The Inheritance of Misogyny from Generations of Women
You would think it would be over by now. That, even if not indeed abolished, we would be close to achieving true gender equality. But the truth is, we are not. And you would not expect it to manifest from anyone important to you – your mother, father, grandmother, aunt, or uncle.
It can be heard in how they use “girls” and “women” in their sentences. It is seen in how they refer to certain household chores like cooking and cleaning as something for “girls” and how they do not encourage the men in the family to do these things. How they blame the female members for a faulty cleaning job that the men did because “they are not supposed to do women’s chores.” How they are afraid that a son would turn gay by doing these “girly” activities. How they set their daughters up to a higher standard than the boys. Girls should be clean. Girls should be neat. It somehow feels more disgusting and shameful if a girl is not these things than if a boy is not. Because boys will be boys. And girls should be more mature, respectful, and docile. Girls should keep their heads down when men whistle at them through their cars. Girls should smile when men make jokes at their gender’s expense.
It is shocking and cuts deep that someone with so much significance in your life would repeat these archaic stereotypes that were thought to be dead and buried. Wondering about when this behavior started has led you to notice how far these thoughts go. Not being neat or clean has become a source of deep shame and self-loathing. Speaking your mind is avoided, afraid of the fighting it could turn into. Even if it is unjust, even if it is distasteful, even if sexism is blatantly happening to you or in front of your eyes, smile, nod along, and keep your mouth shut. Constantly second-guessing yourself is the norm.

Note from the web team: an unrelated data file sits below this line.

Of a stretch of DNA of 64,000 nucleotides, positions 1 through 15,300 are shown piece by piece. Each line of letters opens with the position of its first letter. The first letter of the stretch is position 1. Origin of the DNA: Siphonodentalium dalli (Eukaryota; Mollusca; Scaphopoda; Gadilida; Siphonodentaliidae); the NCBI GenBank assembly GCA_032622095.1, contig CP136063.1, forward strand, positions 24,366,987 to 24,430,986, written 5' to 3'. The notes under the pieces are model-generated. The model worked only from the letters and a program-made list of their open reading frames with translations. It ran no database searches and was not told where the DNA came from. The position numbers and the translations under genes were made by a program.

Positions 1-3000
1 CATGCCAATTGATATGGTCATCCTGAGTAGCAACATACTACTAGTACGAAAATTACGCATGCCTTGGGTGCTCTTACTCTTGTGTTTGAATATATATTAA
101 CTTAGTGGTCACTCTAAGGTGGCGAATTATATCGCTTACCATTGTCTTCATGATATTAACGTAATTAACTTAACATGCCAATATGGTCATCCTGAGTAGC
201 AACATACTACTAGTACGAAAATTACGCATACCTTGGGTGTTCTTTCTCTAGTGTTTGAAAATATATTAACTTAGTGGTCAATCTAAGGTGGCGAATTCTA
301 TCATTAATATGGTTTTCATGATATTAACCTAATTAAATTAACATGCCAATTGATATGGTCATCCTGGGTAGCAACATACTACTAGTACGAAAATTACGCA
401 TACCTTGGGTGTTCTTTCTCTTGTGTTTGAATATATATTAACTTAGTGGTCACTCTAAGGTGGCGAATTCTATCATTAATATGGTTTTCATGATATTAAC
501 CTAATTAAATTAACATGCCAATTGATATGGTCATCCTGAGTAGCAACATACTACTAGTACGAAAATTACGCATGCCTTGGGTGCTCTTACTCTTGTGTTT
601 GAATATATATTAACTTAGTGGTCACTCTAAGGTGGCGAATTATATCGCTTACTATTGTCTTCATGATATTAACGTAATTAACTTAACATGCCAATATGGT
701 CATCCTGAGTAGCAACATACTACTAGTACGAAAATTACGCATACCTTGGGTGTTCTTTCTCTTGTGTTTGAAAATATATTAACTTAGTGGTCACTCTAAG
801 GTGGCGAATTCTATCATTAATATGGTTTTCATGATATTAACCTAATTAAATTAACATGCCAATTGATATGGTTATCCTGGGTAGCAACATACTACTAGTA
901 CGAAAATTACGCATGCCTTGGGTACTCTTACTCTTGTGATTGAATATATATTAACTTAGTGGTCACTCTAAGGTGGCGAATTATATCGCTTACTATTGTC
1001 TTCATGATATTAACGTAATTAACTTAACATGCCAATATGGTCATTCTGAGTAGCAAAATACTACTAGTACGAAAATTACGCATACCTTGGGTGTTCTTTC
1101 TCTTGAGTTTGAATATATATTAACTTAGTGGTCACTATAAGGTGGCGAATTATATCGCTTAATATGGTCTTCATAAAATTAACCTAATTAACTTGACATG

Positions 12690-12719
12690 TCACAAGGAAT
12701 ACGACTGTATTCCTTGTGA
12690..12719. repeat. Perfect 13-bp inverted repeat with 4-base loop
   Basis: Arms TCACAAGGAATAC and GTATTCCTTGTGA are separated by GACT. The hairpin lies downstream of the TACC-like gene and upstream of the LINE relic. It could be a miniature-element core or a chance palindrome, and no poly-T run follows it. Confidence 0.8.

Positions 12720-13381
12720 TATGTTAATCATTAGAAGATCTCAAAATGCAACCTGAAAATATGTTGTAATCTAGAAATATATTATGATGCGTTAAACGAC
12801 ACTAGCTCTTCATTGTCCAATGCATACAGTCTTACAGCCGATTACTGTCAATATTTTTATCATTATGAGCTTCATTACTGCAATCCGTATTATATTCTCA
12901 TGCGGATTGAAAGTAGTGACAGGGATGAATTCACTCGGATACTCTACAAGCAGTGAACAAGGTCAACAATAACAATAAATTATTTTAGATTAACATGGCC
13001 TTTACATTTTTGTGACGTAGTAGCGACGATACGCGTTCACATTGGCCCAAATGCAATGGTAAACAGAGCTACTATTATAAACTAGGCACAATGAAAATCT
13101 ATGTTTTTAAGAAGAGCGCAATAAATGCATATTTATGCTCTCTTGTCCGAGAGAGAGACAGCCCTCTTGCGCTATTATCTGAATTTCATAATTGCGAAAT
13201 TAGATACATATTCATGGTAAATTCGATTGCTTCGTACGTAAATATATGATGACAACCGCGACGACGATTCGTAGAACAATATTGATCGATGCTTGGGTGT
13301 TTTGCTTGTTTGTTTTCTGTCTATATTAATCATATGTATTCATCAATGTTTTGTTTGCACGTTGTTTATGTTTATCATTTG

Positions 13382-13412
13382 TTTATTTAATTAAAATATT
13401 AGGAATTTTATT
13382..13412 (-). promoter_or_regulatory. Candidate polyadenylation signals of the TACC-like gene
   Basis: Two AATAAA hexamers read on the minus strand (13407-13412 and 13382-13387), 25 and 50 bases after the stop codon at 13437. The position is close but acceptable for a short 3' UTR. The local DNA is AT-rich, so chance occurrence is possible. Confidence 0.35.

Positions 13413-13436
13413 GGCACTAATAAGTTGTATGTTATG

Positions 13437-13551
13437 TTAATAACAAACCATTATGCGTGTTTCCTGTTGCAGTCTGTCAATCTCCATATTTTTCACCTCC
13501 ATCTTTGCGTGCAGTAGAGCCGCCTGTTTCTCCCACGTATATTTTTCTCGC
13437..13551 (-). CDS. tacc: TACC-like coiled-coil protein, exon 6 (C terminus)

But, if there is a silver lining in these gray clouds, it would be the fact that these harmful behaviors can be pointed out. In this age of information where various women have told their experiences online, girls can now notice these signs and protect themselves because these thoughts are not valid. That they should not listen. It does not make it hurt any less, but it will serve not to let more of these misogynistic thoughts get passed on.
And it hurts. But getting angry at the people who do this would not solve anything. They grew up with these thoughts and were raised with these thoughts. These people probably do not even realize how hurtful or wrong the things they say are. What can be done is prevent these internalized misogynistic habits from passing on to the next generation. To make it end here. To help those in the same situation realize that they can speak their mind. That young girls do not have to take all these jeers and taunts quietly. That women do not deserve to be treated this way.
Noticing the misogynistic behavior in ourselves and around us is a step in the right direction toward unlearning these thought patterns. It will be an uphill battle, but in this age of information, it is easier to connect with other women and see how they overcame their experiences. Let us teach ourselves that we are human; we are women, and there is nothing wrong with that.